Why the middle class is dying

Summary:  The slow growth of employment (far slower than GDP or corporate profits) continues to puzzle economists.  Perhaps it’s just a short-term oddity.  Perhaps something has changed in the overall economy.  Slowly economists see, albeit dimly, the coming robot revolution (no, it’s not funny).  This is another in a series about the possibility of radical and severe evolution of employment in the 21st century (aka the robot revolution); links to other chapters appear at the end.

From the brilliant (albeit dogmatic leftist) Brad DeLong (Prof Economics, Berkeley):

What are we all going to do in the future as machines replace more and more of our jobs?

This has worried economists ever since the eighteenth-century French physiocrats tried to figure out how an economy could avoid mass unemployment if the agricultural share of the labor force ever fell below two-thirds. What would all those extra people do? Everybody knew that non-agricultural workers were not creators of net wealth but simply ways of transforming wealth–food and raw materials go into a non-agricultural sector and useful stuff comes out but, the physiocrats said, the non-agricultural workers transform value, they don’t create value. Only the agriculturalists create value. And should the agricultural share of the labor force drop below fifty percent, there won’t be enough useful ways to transform the agriculture-created value to employ everybody.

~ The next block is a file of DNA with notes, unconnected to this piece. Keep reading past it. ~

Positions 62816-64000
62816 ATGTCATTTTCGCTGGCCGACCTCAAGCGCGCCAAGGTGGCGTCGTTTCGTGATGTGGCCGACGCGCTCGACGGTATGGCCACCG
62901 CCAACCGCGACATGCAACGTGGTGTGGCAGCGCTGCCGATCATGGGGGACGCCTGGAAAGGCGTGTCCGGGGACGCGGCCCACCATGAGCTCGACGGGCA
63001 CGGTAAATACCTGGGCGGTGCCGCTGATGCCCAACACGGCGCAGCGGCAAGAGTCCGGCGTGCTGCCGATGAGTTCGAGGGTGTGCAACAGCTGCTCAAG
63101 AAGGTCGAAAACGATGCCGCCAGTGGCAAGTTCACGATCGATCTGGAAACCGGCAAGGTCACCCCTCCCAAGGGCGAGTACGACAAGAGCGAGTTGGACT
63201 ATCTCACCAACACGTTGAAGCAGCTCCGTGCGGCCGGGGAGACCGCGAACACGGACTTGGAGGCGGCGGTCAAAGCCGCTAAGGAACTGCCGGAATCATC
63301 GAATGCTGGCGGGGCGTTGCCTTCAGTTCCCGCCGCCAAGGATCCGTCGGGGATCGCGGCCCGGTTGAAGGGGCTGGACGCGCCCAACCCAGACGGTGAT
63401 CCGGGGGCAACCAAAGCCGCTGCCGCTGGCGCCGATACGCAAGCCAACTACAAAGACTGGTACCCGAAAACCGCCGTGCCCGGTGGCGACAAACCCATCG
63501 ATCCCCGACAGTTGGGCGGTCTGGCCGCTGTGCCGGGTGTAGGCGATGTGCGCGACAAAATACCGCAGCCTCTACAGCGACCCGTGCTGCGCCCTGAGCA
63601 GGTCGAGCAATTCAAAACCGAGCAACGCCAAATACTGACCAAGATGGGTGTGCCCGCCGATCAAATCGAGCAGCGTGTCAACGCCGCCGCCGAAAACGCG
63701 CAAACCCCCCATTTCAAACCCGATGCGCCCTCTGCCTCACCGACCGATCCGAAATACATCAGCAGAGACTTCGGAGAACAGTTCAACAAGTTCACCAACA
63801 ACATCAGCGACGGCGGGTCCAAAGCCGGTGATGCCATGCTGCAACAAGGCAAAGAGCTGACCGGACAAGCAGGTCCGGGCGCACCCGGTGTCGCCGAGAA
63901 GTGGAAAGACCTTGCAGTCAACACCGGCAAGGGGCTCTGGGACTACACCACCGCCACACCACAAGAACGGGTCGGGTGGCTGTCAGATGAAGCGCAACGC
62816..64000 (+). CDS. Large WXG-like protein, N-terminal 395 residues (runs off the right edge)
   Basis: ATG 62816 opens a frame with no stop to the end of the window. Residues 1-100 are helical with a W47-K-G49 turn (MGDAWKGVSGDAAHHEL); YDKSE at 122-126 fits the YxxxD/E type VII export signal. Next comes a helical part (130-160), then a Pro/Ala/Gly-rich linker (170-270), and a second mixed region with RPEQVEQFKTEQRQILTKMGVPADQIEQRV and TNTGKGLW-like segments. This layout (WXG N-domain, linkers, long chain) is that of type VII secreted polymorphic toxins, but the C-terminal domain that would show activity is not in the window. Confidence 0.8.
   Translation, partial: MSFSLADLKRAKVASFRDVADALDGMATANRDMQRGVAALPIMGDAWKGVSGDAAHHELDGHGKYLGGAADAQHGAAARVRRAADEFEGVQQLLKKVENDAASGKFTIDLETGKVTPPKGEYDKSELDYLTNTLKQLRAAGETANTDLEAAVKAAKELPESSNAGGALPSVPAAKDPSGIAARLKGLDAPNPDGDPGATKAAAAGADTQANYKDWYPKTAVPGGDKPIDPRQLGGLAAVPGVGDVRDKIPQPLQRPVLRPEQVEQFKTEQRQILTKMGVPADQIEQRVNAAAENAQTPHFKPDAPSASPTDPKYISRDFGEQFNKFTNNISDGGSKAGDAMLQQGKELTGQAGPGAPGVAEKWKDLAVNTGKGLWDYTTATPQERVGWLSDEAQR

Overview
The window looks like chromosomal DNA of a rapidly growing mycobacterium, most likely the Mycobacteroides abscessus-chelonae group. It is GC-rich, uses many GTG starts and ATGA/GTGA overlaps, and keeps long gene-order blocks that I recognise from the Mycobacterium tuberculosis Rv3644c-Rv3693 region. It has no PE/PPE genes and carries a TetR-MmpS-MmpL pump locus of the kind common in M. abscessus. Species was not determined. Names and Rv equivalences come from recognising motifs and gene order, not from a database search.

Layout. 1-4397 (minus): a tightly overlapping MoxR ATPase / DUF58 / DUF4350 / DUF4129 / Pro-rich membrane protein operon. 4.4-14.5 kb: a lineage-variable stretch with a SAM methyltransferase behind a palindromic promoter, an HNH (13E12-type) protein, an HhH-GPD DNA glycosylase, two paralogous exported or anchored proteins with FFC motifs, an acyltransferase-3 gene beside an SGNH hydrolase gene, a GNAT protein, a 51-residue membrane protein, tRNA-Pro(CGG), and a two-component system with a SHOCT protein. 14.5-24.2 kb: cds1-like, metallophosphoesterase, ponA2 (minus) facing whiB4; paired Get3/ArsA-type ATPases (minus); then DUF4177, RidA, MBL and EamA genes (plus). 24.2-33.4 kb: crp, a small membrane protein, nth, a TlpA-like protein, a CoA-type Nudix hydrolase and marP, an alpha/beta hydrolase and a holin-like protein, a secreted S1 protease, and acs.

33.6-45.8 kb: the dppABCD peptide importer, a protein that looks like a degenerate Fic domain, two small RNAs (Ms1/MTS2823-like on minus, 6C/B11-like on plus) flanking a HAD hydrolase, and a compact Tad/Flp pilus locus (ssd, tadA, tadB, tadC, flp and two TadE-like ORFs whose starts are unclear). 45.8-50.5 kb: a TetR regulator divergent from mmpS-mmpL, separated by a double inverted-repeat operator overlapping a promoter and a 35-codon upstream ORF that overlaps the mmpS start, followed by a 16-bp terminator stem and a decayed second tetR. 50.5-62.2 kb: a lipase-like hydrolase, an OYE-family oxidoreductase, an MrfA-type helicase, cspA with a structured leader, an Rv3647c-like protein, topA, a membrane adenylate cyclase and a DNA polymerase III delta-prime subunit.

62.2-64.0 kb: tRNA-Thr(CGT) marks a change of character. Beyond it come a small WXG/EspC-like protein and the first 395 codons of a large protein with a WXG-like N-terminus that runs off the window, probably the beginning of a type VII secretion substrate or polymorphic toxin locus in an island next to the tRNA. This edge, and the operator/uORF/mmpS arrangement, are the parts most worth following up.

The physiocrats were, of course, wrong. We found lots of useful things that people could do not just to transform but to create value as the agricultural share of the labor force headed down to its current 2% or so share. But what happens next as hardware robots take over manufacturing, mining, and transportation and as software ‘bots take over the routine paper shuffling?

From the always insightful Paul Krugman — when he’s an economist, not channeling Spiro Agnew (i.e., a partisan attack dog) — in the New York Times, 6 March 2011:

{T}he influential analysis of Autor, Levy, and Murnane … argued that the crucial difference in terms of possible replacement of humans by machines was one of routine versus non-routine, rather than white-collar versus blue-collar, and that computerization was if anything likely to increase demand for some “low-skill” occupations and reduce demand for some traditionally well-paying white-collar jobs …

Autor pursued this research in a new paper:  “Skills, Tasks and Technologies: Implications for Employment and Earnings“, Daron Acemoglu and David Autor (both Profs of Economics, MIT), National Bureau of Economics Research, June 2010.  Well worth reading, with some interesting insights about the labor dynamics of the 21st century.  Here we look at two of the most important graphs.

(1)  How has American prosperity been shared since 1973? 

Let’s look at wages of men, as the job composition of women workers has changed too greatly for useful comparisons over time.  There are many factors at work in this graph.  Demographics, women entering the paid workforce, technology, immigration.   The result is grim.

  • HSD — high school dropout,
  • HSG — high school graduate,
  • SMC — some college
  • CLG — college level graduate,
  • GTC — greater than college

For an even clearer demonstration, see the Economic Policy Institute’s graphs about The State of Working America.  Especially this interactive graphic:  When income grows who gains?  which shows how iocome gains were shared between the 10% and the rest of us, looking at any start and end dates.  Between 1973 and 2007 the  average income in the US grew $15,238 — the bottom 90% got 2% of that.  Including 2008, a recession year (in which the richest both 10% were hurt the least) gives an even darker picture.

(2)  Looking at current trends, who will benefit in the future?  Who will relatively suffer?